Can the State Raise Taxes Without a Vote of the People?

Super majority needed to raise taxes
Voters modified the state Constitution two years ago to remove a 2/3rds requirement for passage of a budget. However, that modification kept in place the requirement of a 2/3rds vote to raise taxes. Governor Brown made Democrats unhappy when he made an election pledge in 2010 to “not raise taxes without a vote of the people.” But, this is a political pledge, not a matter of law.

Brown appeared to come close to getting a 2/3rds vote to put a tax measure on the ballot last year. Republicans balked and Brown turned to education and union allies to fund a signature drive for an initiative measure that appears on this year’s ballot as Proposition 30.

Prop 30 and a competing tax increase plan, Prop 38, are the subjects of high profile campaigns and intense media scrutiny. But, behind the scenes all eyes are on a few legislative races that could tip the capitol into “one party rule” with Democrats holding 2/3rds majorities in both houses.

A 2/3rds majority – just 27 votes – can raise taxes without a vote of the people and over-ride Governor Brown’s veto power.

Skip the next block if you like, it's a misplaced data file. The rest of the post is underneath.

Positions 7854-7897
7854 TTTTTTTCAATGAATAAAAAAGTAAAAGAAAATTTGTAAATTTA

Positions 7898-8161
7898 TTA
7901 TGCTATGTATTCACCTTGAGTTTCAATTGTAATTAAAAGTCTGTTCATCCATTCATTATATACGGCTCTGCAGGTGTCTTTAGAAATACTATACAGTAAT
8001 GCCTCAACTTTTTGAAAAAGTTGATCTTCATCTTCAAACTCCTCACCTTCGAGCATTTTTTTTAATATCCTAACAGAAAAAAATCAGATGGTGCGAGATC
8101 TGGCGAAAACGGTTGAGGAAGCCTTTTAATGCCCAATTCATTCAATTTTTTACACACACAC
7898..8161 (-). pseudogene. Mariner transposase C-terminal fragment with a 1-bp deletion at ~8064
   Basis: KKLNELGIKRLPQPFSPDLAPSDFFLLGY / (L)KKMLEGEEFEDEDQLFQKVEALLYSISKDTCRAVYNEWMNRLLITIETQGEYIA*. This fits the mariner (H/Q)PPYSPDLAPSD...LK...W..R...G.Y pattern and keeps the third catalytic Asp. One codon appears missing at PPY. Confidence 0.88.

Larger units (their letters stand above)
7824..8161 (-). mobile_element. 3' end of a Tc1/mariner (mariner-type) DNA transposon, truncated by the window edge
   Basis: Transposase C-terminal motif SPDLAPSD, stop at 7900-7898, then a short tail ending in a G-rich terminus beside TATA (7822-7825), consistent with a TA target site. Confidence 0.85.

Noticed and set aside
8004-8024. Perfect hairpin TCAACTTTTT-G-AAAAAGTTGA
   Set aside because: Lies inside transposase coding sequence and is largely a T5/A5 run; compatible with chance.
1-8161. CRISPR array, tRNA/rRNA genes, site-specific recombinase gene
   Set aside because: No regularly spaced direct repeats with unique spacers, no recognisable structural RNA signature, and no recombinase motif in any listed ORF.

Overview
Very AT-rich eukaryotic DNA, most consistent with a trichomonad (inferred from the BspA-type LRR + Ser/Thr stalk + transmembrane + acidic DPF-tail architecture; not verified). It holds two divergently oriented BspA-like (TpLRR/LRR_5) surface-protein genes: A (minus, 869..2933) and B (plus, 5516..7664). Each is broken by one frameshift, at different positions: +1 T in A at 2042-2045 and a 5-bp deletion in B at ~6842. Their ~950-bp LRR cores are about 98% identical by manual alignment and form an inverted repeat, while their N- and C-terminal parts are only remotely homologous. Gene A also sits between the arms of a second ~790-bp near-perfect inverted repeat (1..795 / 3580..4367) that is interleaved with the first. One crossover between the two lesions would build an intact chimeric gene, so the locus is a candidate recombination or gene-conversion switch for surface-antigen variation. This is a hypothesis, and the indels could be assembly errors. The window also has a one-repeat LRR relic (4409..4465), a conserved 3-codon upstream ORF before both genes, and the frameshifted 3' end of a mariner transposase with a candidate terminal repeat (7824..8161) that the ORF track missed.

That ability to raise taxes is the last remaining vestige of the power that the super majority can wield. Nonetheless, it is a power that is of particular interest to party leaders.

As of September 30, the California Republican Party had $203,000 having spent $1 million during the previous three months. In contrast, the Democratic State Central Committee retained $13.8 million available to spend and had spent $4 million during the last three months.

If spending is any indication, then the Democratic Party is well on its way toward proclaiming a super majority. Republicans have not given up, however, and have directed as much as they can to the most competitive races. Two groups have emerged that hope to tip the scales back in favor of the Republicans. The first is a PAC known as the California Senior Advocates League which has given money to run advertisements against Democrats Pavley, Galgiani, and Roth. The second source of funds has come from the San Luis Obispo Republican Party, which has given to Zink and Miller.

Critics of the super-majority system claim that there is no need to require such a high threshold citing evidence that tax increases are avoidable without the barrier. The Center on Budget and Policy Priorities claims that the super-majority requirement, as applied in California, makes fiscal decisions inflexible and leads to longer economic recovery periods after a recession.

The effects of the super-majority, though immediately limited to the ability to raise taxes without opposition vote. The ability for just 27 elected officials to make these decisions may indeed present longer-term challenges for Californians beyond just the intended promises of Governor Brown.